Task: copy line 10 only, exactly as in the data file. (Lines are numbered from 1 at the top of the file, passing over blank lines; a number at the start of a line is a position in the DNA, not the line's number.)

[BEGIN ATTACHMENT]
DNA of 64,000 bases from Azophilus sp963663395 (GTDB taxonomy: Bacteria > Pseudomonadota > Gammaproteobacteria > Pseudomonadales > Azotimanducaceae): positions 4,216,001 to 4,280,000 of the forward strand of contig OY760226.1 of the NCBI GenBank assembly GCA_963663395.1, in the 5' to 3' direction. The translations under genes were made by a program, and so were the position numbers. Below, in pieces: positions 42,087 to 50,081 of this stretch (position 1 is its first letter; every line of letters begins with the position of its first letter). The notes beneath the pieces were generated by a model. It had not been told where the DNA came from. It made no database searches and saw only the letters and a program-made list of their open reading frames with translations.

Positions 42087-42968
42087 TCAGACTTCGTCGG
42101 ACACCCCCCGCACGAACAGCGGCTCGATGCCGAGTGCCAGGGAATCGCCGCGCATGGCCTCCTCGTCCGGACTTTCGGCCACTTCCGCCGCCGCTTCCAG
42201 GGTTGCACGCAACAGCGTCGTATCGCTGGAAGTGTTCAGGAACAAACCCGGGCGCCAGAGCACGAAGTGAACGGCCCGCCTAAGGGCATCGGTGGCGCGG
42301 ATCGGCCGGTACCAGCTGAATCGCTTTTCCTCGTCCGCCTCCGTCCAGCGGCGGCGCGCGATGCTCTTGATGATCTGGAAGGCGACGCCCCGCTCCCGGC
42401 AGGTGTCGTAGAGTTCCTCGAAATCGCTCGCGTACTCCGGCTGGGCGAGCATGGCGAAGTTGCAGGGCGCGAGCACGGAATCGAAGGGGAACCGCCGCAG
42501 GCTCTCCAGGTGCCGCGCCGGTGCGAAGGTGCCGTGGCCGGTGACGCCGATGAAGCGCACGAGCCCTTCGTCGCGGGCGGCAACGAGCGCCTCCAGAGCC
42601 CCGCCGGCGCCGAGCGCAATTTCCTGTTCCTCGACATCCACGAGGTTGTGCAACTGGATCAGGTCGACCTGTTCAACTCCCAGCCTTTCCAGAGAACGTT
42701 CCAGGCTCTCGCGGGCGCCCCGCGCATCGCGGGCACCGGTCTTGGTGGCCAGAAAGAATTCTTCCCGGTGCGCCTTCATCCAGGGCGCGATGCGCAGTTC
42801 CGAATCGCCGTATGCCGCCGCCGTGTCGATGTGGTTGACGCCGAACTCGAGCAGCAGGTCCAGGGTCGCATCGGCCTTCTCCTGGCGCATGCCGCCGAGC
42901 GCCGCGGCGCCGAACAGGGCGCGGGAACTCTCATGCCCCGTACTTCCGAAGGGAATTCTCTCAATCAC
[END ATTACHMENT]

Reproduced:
42701 CCAGGCTCTCGCGGGCGCCCCGCGCATCGCGGGCACCGGTCTTGGTGGCCAGAAAGAATTCTTCCCGGTGCGCCTTCATCCAGGGCGCGATGCGCAGTTC